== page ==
The PNU alone has 43 MPs, including Mr Kibaki, while ODM has 96,
having lost two to death and Mr Kenneth Marende, who vacated his
former Emuhaya seat after his election as House Speaker.
“The reforms that have been agreed upon have to go through
Parliament. If they (MPs) do not pass these reforms, Kenyans will
not forgive them,” Mr Annan said.
He also said the negotiators had touched on the fourth item of
long term issues which, he emphasised, should commence in concert
with the constitutional and institutional reforms.
Those issues were likely to go beyond the time-line of elections
that his team would set once the new government structure is
agreed upon and announced.
Among them are national cohesion, land reforms, tackling poverty,
imbalance in regional development, sorting out unemployment,
public service reforms, strengthening of public accountability and
anti-corruption laws and putting in place new public finance and
revenue management systems. PNU and ODM appeared divided over the
progress of the talks.
While PNU said the negotiators had achieved more than expected
since the dialogue started on January 29, ODM said much would have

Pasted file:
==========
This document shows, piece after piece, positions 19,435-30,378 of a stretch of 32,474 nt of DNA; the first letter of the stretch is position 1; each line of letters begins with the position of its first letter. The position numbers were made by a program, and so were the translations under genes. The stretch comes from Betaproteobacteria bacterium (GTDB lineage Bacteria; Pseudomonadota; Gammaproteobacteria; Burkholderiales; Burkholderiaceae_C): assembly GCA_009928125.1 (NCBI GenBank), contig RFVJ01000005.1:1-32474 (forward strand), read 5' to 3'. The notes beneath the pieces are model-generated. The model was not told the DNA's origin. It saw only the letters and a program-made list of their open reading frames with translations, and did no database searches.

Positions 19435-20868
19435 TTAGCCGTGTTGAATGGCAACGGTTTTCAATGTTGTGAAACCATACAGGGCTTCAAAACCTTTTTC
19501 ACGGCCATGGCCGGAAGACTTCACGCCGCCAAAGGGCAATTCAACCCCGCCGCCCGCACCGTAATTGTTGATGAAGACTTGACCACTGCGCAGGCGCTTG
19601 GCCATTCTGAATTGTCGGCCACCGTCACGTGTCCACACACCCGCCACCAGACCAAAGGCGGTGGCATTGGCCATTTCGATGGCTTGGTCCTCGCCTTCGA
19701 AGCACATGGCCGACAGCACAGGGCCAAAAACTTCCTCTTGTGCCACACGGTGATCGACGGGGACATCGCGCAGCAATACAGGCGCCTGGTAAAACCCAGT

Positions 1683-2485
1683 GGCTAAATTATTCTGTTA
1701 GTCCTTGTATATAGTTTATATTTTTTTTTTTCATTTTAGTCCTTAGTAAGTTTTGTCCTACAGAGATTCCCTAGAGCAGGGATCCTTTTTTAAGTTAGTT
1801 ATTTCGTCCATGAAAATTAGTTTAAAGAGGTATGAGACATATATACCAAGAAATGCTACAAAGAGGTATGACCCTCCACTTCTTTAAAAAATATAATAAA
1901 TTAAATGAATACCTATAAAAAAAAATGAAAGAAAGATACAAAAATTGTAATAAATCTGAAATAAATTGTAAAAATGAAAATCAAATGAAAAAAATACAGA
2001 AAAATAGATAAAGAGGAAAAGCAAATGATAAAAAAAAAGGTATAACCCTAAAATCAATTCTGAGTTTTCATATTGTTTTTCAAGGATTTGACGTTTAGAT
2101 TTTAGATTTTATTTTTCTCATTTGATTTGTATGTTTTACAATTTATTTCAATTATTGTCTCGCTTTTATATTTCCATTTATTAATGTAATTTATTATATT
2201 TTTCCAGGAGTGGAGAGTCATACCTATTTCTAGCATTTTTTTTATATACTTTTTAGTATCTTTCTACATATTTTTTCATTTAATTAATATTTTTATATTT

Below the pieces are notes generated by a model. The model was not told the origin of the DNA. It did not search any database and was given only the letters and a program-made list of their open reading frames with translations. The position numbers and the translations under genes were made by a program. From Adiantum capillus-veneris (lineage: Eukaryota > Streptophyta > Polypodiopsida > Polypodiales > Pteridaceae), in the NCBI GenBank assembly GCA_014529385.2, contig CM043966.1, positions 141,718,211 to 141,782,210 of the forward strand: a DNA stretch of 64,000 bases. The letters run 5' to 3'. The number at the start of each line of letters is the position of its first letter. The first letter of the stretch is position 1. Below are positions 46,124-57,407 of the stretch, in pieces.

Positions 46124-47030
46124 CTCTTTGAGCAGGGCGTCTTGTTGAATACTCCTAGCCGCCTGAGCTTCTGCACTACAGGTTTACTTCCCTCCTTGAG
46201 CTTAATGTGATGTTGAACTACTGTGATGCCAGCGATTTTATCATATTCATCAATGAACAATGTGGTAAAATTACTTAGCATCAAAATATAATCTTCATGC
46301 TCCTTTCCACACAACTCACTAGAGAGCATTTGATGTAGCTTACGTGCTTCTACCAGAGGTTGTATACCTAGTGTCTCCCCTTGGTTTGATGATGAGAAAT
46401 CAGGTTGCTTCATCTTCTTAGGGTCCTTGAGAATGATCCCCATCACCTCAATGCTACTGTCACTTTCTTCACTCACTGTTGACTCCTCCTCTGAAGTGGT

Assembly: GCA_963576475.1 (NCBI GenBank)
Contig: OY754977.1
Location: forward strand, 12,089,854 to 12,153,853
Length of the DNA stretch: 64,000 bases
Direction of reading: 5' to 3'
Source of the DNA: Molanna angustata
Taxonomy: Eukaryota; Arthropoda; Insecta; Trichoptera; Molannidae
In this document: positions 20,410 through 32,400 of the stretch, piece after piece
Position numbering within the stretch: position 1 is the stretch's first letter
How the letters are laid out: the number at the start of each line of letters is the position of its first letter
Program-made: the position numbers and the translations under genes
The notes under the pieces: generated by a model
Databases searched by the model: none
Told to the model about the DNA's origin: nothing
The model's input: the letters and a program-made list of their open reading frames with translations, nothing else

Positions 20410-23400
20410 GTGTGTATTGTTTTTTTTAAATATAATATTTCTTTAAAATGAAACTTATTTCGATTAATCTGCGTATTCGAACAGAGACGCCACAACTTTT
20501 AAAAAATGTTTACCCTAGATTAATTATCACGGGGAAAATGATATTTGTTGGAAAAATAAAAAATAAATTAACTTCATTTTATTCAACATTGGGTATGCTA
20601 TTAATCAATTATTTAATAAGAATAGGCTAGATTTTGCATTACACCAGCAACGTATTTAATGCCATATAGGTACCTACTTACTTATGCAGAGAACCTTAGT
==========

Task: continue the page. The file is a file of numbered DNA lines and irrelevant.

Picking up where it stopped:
been done if both sides had received enough support from their
“There’s no delay. The deadline we set is artificial. Taking into
account various interests and political issues surrounding the
talks, I don’t think eight people could go and make decisions
without consulting political parties and leaders,” Mbooni MP
Mutula Kilonzo told the Nation on phone. Mr Kilonzo also said PNU
was still against a grand coalition as proposed by Mr Annan and
some foreign countries.
A grand coalition, Mr Kilonzo said, uses a parliamentary system
while Kenya is a presidential system. He said the PNU and ODM
leaders lacked enough trust to work together and that the system
is unpopular with public. “For President Kibaki to cede power to
any party will be violation of trust given to him by the public,”
Mr Kilonzo said.
He said a German minister had lectured the PNU and ODM leaders on
how a grand coalition worked in Germany. “But Germany is a federal
government,” Mr Kilonzo said.
Mr Ruto said despite slow progress, Kenyans should expect a
breakthrough in the Annan-led negotiations next week.
“The issues are clear. The country is in abeyance. The answers are
with us. We can’t put the country hanging in the balance any
longer.” Mr Ruto said.